There is also the opportunity to make the most of content that would otherwise be unutilised by promoting ‘the making’ of shows or specific interviews with cast and crew. Many content providers, including HBO, AMC and BBC, have created their own after-shows with a varying degree of success. Netflix, for example, recently announced it is preparing to capitalise on the success of its hit series Stranger Things with the launch of a new ‘after-show’ that will offer behind-the-scenes content, rehashes and answer ‘burning questions’ from the series.

Design a flexible solution

All of this boils down to the need for having a flexible back-end system that taps into the decision making processes of its users, enables content to be creatively curated, and reacts to live events. Each of these aspects is crucial to retaining today’s attention and time-poor viewers. A system that delivers all of these factors will allow for a combination of automation and input from editorial teams. Automation is useful to leverage retrospective insight from analytics to deliver features like “most watched” and “other users are searching for.  However, while analytics and metadata can contribute to curating a rich and organised journey by bringing catalogue content to the surface, they don’t necessarily provide the nuanced experience that curated content management can achieve.

Editorial teams therefore need to be set up with the right workflows to put together collections that move the user beyond their first motivation and keep them interested. This can mean the need to contextualise the synopsis, or change the accompanying text or images but only as long as it is relevant. A single flexible content management system should be able to provide different front-ends of a product to meet the demands of a wider demographic if needed.

With the breadth and depth of content available today, broadcasters are competing for viewer engagement and loyalty. VOD has given consumers unprecedented freedom to choose what they want to watch, when and how, but this has also left them conflicted in how they spend their viewing time.

In today’s fiercely competitive market, how traditional players handle content discovery will govern their success and putting user experience at the forefront will be a deciding factor for this. Having a strong content catalogue is only the tip of the iceberg. Broadcasters need to have the technical systems in place to ensure they can carefully curate and contextualise programmes to remain relevant in the future.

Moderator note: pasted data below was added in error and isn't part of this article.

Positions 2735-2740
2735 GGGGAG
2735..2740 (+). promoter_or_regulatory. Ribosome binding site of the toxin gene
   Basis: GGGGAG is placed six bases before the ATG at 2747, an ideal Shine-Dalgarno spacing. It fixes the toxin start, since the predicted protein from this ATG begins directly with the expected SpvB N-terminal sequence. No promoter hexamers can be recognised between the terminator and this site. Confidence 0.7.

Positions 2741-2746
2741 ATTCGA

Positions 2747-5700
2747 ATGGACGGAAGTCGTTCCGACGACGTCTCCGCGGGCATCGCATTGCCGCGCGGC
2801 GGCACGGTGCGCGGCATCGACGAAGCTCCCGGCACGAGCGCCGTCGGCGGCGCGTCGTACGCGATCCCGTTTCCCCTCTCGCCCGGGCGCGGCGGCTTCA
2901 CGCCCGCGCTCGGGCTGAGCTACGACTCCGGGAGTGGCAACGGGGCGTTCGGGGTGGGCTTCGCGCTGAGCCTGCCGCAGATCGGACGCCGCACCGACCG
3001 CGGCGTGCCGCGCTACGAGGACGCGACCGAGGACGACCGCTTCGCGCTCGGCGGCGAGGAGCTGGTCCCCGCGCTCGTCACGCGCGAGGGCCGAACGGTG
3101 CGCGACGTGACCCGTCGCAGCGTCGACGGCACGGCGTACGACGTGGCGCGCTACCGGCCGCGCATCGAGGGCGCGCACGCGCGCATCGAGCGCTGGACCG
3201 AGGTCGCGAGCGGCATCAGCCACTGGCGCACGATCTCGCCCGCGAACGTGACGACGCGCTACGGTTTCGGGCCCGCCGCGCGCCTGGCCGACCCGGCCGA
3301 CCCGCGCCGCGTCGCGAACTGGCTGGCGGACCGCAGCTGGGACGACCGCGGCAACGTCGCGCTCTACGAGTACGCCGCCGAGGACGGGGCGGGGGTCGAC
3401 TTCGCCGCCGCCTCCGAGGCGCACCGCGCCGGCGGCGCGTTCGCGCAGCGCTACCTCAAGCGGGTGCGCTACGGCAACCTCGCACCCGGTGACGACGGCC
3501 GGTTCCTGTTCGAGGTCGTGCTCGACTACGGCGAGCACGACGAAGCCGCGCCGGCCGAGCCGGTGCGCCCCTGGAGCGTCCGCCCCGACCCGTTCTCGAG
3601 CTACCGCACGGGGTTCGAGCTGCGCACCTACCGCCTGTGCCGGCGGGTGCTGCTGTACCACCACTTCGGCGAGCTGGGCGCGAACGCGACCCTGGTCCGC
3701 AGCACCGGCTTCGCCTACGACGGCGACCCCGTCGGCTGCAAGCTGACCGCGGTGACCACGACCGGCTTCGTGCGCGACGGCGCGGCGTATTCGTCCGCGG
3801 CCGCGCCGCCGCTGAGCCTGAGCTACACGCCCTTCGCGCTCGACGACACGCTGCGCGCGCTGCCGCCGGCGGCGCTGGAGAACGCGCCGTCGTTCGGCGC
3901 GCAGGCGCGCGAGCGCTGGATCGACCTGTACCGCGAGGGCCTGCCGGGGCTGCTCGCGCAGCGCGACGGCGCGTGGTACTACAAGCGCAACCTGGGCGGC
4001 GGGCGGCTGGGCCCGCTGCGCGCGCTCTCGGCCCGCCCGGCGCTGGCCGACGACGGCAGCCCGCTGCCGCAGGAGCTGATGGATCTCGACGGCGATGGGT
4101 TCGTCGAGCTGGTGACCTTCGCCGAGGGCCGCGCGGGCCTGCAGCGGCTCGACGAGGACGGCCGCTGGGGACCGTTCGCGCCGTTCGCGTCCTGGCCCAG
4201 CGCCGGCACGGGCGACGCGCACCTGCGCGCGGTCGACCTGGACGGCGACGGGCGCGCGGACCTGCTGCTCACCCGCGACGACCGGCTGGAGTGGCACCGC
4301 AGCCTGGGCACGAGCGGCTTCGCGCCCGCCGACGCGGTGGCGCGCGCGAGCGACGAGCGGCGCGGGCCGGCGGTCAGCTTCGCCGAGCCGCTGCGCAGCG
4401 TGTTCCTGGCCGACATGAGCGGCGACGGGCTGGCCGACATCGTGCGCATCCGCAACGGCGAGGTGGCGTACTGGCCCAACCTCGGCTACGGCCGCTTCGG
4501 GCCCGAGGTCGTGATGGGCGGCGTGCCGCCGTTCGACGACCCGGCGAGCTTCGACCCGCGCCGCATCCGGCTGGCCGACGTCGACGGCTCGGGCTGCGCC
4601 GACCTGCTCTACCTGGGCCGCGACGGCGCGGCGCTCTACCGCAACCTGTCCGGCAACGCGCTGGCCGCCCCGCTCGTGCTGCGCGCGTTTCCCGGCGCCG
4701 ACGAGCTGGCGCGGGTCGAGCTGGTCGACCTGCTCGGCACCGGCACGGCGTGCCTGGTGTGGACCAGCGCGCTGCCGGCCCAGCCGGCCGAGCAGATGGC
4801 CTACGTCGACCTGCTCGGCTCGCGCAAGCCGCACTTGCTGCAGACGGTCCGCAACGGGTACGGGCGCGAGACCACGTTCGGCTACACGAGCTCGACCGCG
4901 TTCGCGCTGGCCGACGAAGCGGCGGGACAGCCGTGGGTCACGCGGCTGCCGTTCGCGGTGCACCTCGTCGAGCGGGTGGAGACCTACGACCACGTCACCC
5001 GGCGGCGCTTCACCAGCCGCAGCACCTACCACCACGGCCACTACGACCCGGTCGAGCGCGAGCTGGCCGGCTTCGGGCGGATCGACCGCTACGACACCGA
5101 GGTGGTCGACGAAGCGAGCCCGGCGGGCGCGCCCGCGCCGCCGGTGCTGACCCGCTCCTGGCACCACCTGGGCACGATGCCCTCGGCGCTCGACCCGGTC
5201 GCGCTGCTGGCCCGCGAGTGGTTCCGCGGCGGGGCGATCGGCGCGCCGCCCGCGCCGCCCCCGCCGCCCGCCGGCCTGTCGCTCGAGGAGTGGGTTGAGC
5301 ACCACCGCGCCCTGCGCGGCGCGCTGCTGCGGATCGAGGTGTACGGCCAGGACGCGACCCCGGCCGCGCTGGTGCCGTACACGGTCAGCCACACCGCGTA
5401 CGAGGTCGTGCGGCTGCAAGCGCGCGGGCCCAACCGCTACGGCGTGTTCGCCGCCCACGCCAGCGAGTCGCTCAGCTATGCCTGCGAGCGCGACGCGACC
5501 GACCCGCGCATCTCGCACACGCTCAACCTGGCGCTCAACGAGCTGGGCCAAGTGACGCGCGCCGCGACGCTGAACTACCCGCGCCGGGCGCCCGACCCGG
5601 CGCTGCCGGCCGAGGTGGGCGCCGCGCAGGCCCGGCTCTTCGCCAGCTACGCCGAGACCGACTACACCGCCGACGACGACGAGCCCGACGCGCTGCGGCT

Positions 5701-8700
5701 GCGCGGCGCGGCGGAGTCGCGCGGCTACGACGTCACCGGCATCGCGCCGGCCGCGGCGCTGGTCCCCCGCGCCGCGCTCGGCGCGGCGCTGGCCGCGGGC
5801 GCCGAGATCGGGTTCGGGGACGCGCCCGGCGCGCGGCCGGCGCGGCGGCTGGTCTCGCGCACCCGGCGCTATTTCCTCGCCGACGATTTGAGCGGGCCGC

Tom Williams, CEO, Ostmodern

Tom Williams, CEO, Ostmodern

Let us know what you think…

Log-in or Register for free to post comments…

You might also like...

Hot Emerging Broadcast Technologies for 2018

Today’s TV market is inundated with claims of the ‘next big thing.’ We can expect even more of these claims as we approach this year’s end. From virtual reality (VR) and augmented reality (AR), to artificial intelligence (AI), to voic…

DPP - The Live Explosion

Away from traditional broadcasting a revolution is happening. Live internet streaming is taking the world by storm with unprecedented viewing figures and improved accessibility for brands looking to reach better targeted audiences. The Live Explosion, hosted by the DPP in…

Your Guide to Understanding IP

See that hill up ahead? It’s not a hill, it’s Mt Everest and your job is to conquer that mountain. Rendered into familiar industry vernacular, you, video engineer, are charged with building an IT-centric facility. A SMPTE standard was…

H.264 Versus HEVC: Understanding the Differences

4K imagery has become the quality standard for many broadcast applications. A key requirement is that the transmission links be of sufficient bandwidth. Links using H.264 can be overwhelmed by the much higher bandwidth requirements of 4K video. HEVC is…

The Perils of a Software-Centric Facility

Broadcasters have historically not had to endure regular large-scale technology transitions. Sure, the industry moved from B/W to color, analog to digital, and SD to HD. But the upcoming move from the familiar and comfortable SDI technology to an…